Tolkien was a voracious reader of literature both medieval and modern – although he was not very fond of Shakespeare – and you can see all sorts of influences, and in particular William Morris (1834-96), a British fantasy writer who himself drew on various medieval sources and who paid particular attention to descriptions of landscapes. You can see Morris at work in the names of the town of Dale, a town by which name appeared in Morris’s Roots of the Mountain, and indeed, the phrase “roots of the mountain” appears twice in The Hobbit.

Tolkien was particularly inspired by a sense of “northernness” that was suggested in a landscape of great mountains, pine trees, and waterfalls. He felt it in illustrations such as the image of a Norse mead all that appeared in E.V. Gordon’s An Introduction to Old Norse (1927). Let’s note, by the way, that he hated the white supremacist ideology often associated with images of things having to do with Northern Europe and its past. For example, he disliked the word Nordic because of its association “with racialist theories,” and he was personally contemptuous of a German publisher seeking to translate The Hobbit in the late 30's enquiring if his ancestry was properly “Aryan.”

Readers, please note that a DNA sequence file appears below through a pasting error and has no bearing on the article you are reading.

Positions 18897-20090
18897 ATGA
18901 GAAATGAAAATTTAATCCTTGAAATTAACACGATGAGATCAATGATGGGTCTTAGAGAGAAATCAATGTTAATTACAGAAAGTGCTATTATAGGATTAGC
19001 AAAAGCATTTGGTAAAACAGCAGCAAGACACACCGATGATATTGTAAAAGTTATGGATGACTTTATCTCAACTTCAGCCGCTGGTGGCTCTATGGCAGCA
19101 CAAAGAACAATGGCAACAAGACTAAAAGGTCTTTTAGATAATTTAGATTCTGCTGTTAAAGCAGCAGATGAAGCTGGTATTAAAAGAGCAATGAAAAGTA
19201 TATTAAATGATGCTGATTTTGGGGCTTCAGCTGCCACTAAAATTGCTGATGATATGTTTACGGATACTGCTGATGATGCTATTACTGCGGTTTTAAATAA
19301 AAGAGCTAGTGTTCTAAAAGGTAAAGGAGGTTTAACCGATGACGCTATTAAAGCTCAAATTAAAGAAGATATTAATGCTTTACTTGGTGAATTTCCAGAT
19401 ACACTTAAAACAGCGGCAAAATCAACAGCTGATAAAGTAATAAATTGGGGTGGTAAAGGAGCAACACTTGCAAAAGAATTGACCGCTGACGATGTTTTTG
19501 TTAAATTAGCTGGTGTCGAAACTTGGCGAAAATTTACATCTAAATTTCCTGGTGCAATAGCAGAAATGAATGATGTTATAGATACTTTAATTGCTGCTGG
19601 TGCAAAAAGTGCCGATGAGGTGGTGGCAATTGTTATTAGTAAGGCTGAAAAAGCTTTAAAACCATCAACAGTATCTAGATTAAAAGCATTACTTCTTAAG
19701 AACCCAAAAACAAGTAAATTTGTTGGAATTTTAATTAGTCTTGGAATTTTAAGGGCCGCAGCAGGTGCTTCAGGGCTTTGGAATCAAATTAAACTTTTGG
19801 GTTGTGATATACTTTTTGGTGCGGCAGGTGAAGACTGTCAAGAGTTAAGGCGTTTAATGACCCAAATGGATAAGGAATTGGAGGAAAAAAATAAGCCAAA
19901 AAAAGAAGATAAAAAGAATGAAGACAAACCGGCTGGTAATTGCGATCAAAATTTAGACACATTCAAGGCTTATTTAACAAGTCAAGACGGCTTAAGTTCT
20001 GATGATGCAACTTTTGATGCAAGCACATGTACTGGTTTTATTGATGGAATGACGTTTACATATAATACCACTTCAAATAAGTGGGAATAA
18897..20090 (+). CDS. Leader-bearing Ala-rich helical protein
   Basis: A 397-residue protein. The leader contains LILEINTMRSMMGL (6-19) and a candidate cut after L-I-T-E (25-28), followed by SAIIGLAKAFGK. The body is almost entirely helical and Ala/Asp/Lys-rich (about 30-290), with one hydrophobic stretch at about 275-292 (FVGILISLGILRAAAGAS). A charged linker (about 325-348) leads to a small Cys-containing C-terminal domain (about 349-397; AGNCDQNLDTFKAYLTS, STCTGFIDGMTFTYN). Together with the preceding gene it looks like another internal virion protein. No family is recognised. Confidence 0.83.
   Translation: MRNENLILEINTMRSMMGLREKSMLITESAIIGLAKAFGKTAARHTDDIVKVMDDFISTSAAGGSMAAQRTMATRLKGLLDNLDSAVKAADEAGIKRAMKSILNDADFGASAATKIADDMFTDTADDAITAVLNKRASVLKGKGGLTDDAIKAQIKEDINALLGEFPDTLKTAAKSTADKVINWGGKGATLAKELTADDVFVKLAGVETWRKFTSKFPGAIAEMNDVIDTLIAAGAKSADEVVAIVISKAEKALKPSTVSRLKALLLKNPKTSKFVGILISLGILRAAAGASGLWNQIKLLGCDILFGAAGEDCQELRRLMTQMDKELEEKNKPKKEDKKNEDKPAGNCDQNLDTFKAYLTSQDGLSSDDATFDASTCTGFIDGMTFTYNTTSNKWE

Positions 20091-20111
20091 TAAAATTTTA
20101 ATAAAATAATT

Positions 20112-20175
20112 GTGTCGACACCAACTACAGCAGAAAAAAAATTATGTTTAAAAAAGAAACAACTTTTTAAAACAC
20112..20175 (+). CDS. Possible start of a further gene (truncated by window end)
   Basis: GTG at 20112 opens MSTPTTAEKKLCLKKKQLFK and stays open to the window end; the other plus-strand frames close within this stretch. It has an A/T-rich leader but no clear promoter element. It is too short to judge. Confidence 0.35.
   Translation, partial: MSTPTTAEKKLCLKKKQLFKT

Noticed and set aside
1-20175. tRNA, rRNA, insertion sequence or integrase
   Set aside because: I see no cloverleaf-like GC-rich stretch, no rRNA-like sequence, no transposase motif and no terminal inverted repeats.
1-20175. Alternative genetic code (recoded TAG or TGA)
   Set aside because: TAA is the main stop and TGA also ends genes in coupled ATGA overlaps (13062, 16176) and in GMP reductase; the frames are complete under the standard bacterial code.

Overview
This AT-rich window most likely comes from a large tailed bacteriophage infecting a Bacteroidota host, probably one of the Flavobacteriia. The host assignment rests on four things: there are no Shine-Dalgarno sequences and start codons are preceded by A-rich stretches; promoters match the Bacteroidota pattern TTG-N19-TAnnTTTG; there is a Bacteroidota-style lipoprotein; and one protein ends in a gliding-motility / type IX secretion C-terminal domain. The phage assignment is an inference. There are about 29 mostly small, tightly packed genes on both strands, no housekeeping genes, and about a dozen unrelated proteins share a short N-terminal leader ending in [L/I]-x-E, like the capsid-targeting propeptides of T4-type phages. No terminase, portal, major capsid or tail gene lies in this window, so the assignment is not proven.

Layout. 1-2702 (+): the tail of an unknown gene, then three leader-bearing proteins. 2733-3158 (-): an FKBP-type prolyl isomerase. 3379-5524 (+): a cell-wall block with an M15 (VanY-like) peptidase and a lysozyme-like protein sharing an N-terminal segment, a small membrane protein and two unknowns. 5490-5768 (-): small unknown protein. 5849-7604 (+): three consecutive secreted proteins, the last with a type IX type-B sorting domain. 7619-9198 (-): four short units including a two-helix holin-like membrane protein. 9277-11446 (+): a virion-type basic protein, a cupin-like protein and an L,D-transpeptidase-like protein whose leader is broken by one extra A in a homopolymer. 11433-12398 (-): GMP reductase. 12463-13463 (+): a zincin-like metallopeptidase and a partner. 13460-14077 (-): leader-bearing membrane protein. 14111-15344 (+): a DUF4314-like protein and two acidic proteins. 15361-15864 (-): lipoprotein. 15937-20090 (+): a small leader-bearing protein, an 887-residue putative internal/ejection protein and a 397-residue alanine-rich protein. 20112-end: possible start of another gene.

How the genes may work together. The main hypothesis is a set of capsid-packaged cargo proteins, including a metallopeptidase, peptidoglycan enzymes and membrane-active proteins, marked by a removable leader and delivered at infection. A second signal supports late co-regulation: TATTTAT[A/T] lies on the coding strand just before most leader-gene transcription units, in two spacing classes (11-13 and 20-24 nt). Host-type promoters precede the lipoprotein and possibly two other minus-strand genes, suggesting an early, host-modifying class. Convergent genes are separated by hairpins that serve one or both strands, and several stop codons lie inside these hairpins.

Tolkien drew inspiration anywhere he could get it: the battle with the wargs comes from an episode of S.R. Crockett’s The Black Douglas (1899), a historical fantasy novel set in medieval Scotland. He took the name Moria from Soria Moria Castle, a Norwegian fairy tale. He’d also draw influence from something like a Swiss postcard with the emblem of a figure who inspired the look of Gandalf.